The Convenience Economy Comes of Age

Among the transformations on the retail landscape in the recent past, perhaps none was more profound than proliferation of the “convenience economy,” in which everything is at the consum­er’s disposal at the click of a button, according to Chris Bryson, CEO of Unata, a leading omnicommerce solutions provider. He states, “2015 was the year UberX went from a smaller, unknown player to a force driving change across sectors. We’re at a point where new business ideas are often described as ‘Uber for_______ .”’

The convenience economy’s biggest shift, Bryson says, “came when major players like Starbucks started embracing it with the “Order Ahead mobile app,” which has led to “wide­spread adoption of this kind of immediate customer transaction, and reinforced the need for quick and convenient service on a daily basis,” and with it, a huge shift in consumer expectations across all sectors.

Retailers of all stripes “are suddenly playing catchup, learning how they can incorporate real-time, on-demand trans­actions into their strategies,” notes Bryson, who founded Unata in 2011. The company’s roster of grocery clients includes Longo’s, Grocery Gateway, Lowes Foods, Lunds and Byerlys, and Raley’s. When asked to elaborate on some examples of the convenience economy now catching his eye, and which are the most important, Bryson ticks off a shortlist of standouts, includ­ing the following.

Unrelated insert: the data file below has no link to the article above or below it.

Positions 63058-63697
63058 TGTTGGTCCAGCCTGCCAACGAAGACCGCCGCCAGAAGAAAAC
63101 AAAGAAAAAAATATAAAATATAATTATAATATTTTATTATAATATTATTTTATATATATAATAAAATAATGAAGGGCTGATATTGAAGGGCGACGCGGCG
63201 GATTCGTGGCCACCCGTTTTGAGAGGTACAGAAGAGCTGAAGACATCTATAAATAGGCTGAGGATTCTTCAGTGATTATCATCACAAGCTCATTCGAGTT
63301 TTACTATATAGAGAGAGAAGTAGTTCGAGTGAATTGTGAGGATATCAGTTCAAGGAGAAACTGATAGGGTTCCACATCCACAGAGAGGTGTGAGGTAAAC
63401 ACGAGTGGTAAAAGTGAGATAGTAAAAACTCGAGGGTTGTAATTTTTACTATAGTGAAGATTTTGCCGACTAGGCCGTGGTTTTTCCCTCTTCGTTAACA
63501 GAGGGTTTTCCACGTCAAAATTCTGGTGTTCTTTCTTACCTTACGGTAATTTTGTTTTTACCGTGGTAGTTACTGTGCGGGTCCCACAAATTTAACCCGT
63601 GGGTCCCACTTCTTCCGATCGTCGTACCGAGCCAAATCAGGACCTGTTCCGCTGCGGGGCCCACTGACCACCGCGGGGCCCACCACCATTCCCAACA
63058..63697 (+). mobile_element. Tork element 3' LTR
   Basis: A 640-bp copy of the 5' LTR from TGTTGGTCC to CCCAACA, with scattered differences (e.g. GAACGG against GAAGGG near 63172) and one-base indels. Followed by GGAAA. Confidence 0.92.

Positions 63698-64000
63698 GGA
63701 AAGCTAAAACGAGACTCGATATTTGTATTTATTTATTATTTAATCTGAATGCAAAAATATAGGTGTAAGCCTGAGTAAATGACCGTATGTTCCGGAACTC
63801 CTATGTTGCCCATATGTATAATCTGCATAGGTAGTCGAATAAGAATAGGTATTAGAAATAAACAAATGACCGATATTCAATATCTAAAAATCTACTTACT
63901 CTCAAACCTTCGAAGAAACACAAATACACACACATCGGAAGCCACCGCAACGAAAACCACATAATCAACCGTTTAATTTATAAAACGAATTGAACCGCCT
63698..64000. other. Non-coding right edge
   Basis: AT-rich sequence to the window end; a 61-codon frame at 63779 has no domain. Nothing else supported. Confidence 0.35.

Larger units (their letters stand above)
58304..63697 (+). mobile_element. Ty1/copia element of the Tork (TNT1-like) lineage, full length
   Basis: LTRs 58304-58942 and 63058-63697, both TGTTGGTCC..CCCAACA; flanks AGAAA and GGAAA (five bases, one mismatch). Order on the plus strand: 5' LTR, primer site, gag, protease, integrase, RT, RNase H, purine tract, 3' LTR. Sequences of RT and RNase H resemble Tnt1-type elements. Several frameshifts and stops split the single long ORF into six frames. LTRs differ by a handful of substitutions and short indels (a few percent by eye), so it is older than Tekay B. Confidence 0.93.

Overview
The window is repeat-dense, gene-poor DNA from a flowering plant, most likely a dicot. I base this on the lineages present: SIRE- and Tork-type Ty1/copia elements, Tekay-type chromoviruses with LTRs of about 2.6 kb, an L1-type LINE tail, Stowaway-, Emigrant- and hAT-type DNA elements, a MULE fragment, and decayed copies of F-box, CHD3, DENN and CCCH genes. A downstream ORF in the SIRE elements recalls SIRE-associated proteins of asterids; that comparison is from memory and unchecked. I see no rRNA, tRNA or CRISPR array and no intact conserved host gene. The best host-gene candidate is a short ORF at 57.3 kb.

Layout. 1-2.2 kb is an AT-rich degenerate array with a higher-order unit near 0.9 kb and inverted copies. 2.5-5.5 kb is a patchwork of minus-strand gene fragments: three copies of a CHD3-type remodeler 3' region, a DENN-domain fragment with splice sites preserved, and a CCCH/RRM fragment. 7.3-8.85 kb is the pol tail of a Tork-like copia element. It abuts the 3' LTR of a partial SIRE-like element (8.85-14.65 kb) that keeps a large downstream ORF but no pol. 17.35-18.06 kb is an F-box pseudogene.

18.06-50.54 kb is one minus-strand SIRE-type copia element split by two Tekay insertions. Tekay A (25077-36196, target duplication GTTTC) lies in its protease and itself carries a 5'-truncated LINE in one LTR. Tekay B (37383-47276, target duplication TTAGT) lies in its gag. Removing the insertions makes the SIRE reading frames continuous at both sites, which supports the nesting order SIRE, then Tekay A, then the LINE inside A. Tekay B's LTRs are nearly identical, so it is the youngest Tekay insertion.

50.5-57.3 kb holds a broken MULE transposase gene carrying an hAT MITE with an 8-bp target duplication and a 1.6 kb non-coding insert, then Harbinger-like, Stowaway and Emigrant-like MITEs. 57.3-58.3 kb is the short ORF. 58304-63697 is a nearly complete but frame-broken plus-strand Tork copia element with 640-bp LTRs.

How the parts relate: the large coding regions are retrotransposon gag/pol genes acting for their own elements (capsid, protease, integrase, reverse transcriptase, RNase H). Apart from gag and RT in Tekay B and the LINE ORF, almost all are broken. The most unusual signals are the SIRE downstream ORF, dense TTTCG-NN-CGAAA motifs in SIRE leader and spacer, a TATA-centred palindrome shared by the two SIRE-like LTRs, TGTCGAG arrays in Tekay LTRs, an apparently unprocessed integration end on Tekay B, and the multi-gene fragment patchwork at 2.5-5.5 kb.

• UberX/UberEATS: “Consumers don’t have to call to order their car/food, take out their wallets to pay, or wait very long for their car/food to arrive. They can watch the driver travel and arrive live on a map, with the ability to commu­nicate with their driver at the click of a button.”
  • Starbucks: “The Order Ahead app is simple and easy to use, and saves the customer minutes on a daily basis— which becomes especially valuable on rushed mornings. They are reinforcing this type of customer experience on a daily basis.”
  • Ritual: “This is a Toronto-based app—expanding in the United States—that lets consumers order lunch ahead of time from various restaurants near their location. The app notifies consumers exactly when they should leave their current locale so they arrive at the restaurant just when food is ready for pickup, ensuring the food remains as hot and fresh as possible. Ritual is a simple and clean user experience that lets customers order food in a couple of clicks and saves them 5 to 10 minutes a day of waiting time.”
  • Amazon Echo and Dash with Prime: “With both Amazon Echo and Dash, consumers don’t have to write a shopping list, go to their computers, or even pull out their phones to make an order, or take out their wallets to pay. With Dash buttons, they can order at the click of one button; and with Echo, Amazon has taken the click out entirely. It’s the easi­est possible way for consumers to online shop. Combined with Amazon Prime, consumers don’t have to wait long to get things that they’ve ordered.”

Although it’s still unclear what the shopper of the future will find the most convenient way to shop for groceries, Bryson says, “The convenience economy so far tells us that the fewer clicks needed, the more adoption there will be, which is why we have our eye on Amazon Echo. We’ve seen how quickly Uber has changed the landscape, and we expect it to continue to change just as quickly in ways we don’t yet know over the next few years. Retailers need to focus on setting up their sys­tems so they can easily flex, adapt, iterate, and connect with new systems.”

Source: Barry Berman, Joel R Evans, Patrali Chatterjee (2017), Retail Management: A Strategic Approach, Pearson; 13th edition.

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